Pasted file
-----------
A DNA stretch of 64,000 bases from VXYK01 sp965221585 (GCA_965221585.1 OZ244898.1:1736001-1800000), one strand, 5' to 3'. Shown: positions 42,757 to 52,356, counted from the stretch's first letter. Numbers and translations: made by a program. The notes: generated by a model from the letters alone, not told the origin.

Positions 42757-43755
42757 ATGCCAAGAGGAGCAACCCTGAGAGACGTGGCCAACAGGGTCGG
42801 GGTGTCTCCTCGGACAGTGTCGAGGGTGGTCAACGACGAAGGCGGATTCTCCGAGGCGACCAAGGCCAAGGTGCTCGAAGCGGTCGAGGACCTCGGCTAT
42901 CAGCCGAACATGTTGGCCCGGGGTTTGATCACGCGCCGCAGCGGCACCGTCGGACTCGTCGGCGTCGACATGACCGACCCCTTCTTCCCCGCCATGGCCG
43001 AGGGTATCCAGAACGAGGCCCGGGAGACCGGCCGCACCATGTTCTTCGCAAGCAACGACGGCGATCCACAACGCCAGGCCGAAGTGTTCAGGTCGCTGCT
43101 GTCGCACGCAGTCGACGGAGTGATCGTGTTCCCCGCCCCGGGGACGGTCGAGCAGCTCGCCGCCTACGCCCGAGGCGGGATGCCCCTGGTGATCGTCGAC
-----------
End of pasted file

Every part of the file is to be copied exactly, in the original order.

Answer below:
A DNA stretch of 64,000 bases from VXYK01 sp965221585 (GCA_965221585.1 OZ244898.1:1736001-1800000), one strand, 5' to 3'. Shown: positions 42,757 to 52,356, counted from the stretch's first letter. Numbers and translations: made by a program. The notes: generated by a model from the letters alone, not told the origin.

Positions 42757-43755
42757 ATGCCAAGAGGAGCAACCCTGAGAGACGTGGCCAACAGGGTCGG
42801 GGTGTCTCCTCGGACAGTGTCGAGGGTGGTCAACGACGAAGGCGGATTCTCCGAGGCGACCAAGGCCAAGGTGCTCGAAGCGGTCGAGGACCTCGGCTAT
42901 CAGCCGAACATGTTGGCCCGGGGTTTGATCACGCGCCGCAGCGGCACCGTCGGACTCGTCGGCGTCGACATGACCGACCCCTTCTTCCCCGCCATGGCCG
43001 AGGGTATCCAGAACGAGGCCCGGGAGACCGGCCGCACCATGTTCTTCGCAAGCAACGACGGCGATCCACAACGCCAGGCCGAAGTGTTCAGGTCGCTGCT
43101 GTCGCACGCAGTCGACGGAGTGATCGTGTTCCCCGCCCCGGGGACGGTCGAGCAGCTCGCCGCCTACGCCCGAGGCGGGATGCCCCTGGTGATCGTCGAC